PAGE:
When is it OK to eat moldy food?

My friend (and MAKE managing editor) Shawn Connally posted a chart about what kinds of moldy foods are safe to eat, and which ones are dangerous.
200908121607 My husband and I have battled continuously for years about whether scraping the mold off the top of -- well, anything -- makes it OK to eat, or if once a spot of green invades the top of a barely used jar of jam we've got to call it a loss and toss it out. I'm always willing to scrape off the top, cut off the moldy crusts, etc., and carry on with the meal. My husband, not so much.

Well, turns out the USDA has weighed in on the argument with interesting findings. My favorite part of the Safe Food Handling fact sheets is this chart on how to handle moldy foods (very, very carefully is not one of the answers).

Do you eat the moldy stuff?


  1. on cheese – just cut it off.

    related – after a while, butter tends to go bad from the outside in – you can actually see a ring of discoloration when you bisect the stick.

    i always scrape it off, rationalizing that the butter inside must still be fresh (or at the very least, fresher) than its sickly colored shell, but it always just doesn’t taste right. not anything that will ruin a meal or trash your stomach but still, not that fresh butter taste.

    oh and even less related – even though it says not to, you can totally re-pop the unpopped kernals of popcorn left in the bag by dumping some butter in there and rolling the bag loosly closed. found that out after accidentally buying a shitload of ‘low fat’ popcorn. i let it get halfway then throw a tablespoon or so of the good this in there. you get more kernals popped and it *gasp* actually tastes better than the styrofoam that is low fat popcorn.

    EVEN LESS RELATED, i babysat these kids about 12 years ago, whose parents were all diet this and non fat that. basically they had a house full of food that wasn’t worth raiding. fast forward, and those kids are like 17, 18 years old now, and they are about five foot one and perhaps 90lbs. i have no choice but to conclude that all the packing peanuts they fed em did it.

  2. That chart seems extremist. I just scoop out or cut off or rinse off the mold and keep eating – except for meats because I imagine that meats are full of creepy things to begin with. That chart basically says ‘throw out everything except bleu cheese’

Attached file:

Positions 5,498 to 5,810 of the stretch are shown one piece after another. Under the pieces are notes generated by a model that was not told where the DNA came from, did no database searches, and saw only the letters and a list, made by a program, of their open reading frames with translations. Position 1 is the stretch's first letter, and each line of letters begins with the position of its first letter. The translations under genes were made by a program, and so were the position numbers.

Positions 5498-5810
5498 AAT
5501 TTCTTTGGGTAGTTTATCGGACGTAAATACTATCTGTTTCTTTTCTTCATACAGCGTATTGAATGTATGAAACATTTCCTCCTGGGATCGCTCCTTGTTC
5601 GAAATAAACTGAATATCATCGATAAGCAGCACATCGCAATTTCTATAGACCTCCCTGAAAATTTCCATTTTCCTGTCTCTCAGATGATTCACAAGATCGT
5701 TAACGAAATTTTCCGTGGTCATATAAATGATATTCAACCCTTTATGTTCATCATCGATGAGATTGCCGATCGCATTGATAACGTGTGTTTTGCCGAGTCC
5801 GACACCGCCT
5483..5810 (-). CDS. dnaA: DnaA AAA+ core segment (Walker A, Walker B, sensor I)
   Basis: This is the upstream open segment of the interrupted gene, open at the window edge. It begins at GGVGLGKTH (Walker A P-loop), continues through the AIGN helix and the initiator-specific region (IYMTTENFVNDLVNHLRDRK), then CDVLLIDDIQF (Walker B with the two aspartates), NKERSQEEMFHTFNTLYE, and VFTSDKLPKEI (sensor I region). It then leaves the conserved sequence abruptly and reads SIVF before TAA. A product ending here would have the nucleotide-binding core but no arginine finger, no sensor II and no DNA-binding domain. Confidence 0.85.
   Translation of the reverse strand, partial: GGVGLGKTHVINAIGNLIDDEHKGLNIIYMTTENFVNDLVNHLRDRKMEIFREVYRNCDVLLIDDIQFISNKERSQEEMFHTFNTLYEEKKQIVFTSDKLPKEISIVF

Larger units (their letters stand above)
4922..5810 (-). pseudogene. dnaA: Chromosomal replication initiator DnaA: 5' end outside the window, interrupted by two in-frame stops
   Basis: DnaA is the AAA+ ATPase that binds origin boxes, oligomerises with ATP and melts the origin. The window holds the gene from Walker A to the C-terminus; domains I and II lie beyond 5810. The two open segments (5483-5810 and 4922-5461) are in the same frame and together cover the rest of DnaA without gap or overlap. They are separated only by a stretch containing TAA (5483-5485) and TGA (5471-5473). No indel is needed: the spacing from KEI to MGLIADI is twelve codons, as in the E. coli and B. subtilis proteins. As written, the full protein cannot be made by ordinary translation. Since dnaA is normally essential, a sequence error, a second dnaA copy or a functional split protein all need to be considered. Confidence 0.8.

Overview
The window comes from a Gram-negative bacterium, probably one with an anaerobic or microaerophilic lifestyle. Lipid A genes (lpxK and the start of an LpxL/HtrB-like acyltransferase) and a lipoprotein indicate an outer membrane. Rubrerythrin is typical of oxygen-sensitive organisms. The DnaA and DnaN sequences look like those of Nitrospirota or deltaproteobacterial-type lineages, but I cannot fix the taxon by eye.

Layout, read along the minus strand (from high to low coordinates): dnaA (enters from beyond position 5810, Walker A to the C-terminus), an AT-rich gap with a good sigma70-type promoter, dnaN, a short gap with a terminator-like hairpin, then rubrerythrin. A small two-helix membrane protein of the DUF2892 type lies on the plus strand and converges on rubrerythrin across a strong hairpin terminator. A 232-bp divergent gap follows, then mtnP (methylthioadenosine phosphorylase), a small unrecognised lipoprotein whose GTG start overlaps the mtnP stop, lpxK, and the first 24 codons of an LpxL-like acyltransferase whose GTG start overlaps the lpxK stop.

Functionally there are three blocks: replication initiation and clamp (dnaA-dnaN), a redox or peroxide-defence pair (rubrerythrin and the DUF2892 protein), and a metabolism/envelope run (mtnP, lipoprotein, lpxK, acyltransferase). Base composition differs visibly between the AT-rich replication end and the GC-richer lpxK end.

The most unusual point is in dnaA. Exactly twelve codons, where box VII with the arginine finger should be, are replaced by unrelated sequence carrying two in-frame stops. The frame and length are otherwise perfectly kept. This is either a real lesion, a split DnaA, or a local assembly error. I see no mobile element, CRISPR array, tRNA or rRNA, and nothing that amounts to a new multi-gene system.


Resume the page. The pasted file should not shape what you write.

Also, why specifically say that molds in jellies and jams might be mycotoxins? I’m not a mycologist but wouldn’t any deadly mold contain mycotoxins? and if molds are mycotoxic – if they aren’t deadly/dangerous, why shouldn’t we just cut them off etc.?

  3. Ironically, meats hold a lot longer than say, dairy, from the danger standpoint

    Cutting the yellow off the butter doesn’t do that much, if it doesn’t smell it’s fine. I’m pretty sure rancid butter smells too bad to be edible long before it would actually get dangerous.

    Making your own sauerkraut or kimchi or seasoned oil without knowing what you’re doing is an easy ticket to botulism though.

  4. That chart strikes me as stupid and dangerous. It’s like a chart describing “When is it OK to play with dynamite”.

    I though every kid learns this in school, BUT: The mold is a special kind of fungus that actually grows inside the food. What we see on top is only the tip of the ice berg.

    Motivational story I read in the newspaper: Mom scrubs mold of jam, serves on bread. 3 kids dead.

    Motivational story 2 from a German MythBusters-clone: “Evil mold” can grow on top of good, French “edible mold” on cheese. If your Camembert has a green spot on it, throw it away.

    Tell Shawn (and the USDA) not to play with poison. If you can afford internet, you can afford to throw away good food. FFS, crawl into the garbage container behind a fine restaurant, if waste concerns you so much, but don’t eat bad food!

  5. Nutbastard, in support of your last paragraph: about a week or two ago I heard about a study where the experimenters fed people a salad with either fat-free dressing (the test group) or regular dressing (the control group), then stuck them for blood every couple of hours to see what nutrients they’d absorbed.

    The test group absorbed virtually NONE of the nutrients in the salad. The explanation was that most of the nutrients in vegetables are fat-soluble, and if you eat them without fat they break down without being absorbed.

  6. You still can’t beat the built-in five point alarm system, respectively: see, touch, smell, taste, hear, though I’m not sure what bacteria sounds like.

  7. Motivational story I read in the newspaper: Mom scrubs mold of jam, serves on bread. 3 kids dead.

    Daily Mail?

  8. If food doesn’t smell inedible I just eat it. I rarely bother to scrape mold off, unless it actually tastes bad (in which case I spit it out) or it’s floating free.

    It’s a system that makes sense to me… but, then, I believe in evolution.

  9. I heard a moldy jam at a Steely Dan concert one time and it gave me the runs. As in I runs-ed my ass outta there!


    BTW, I think the chart is very helpful. Thanks Mark (and Shawn.)

  10. Antinous @4 – It’s the USDA after all – you want they should use centimetres? You wouldn’t be a closet bolshie, wouldja?

    That said, I probably don’t even cut off a centimetre of cheddar over a bit of white surface mold.

  11. Everybody knows you can scrape a little mold off some cheese, but really, if you can afford a computer and a high speed internet connection and enough leisure time to read boingboing, you can probably afford to toss the moldy pork chops.

  12. As they say, eating red meat won’t kill you – it’s eating green, fuzzy meat that’ll kill you.

  13. Take the mould off with a spoon or a knife. If it still smells mouldy, take more off, or don’t eat it. Or if you’re my dad (didn’t die from food poisoning) eat it mould and all, while lecturing everybody who’ll listen about wasting food.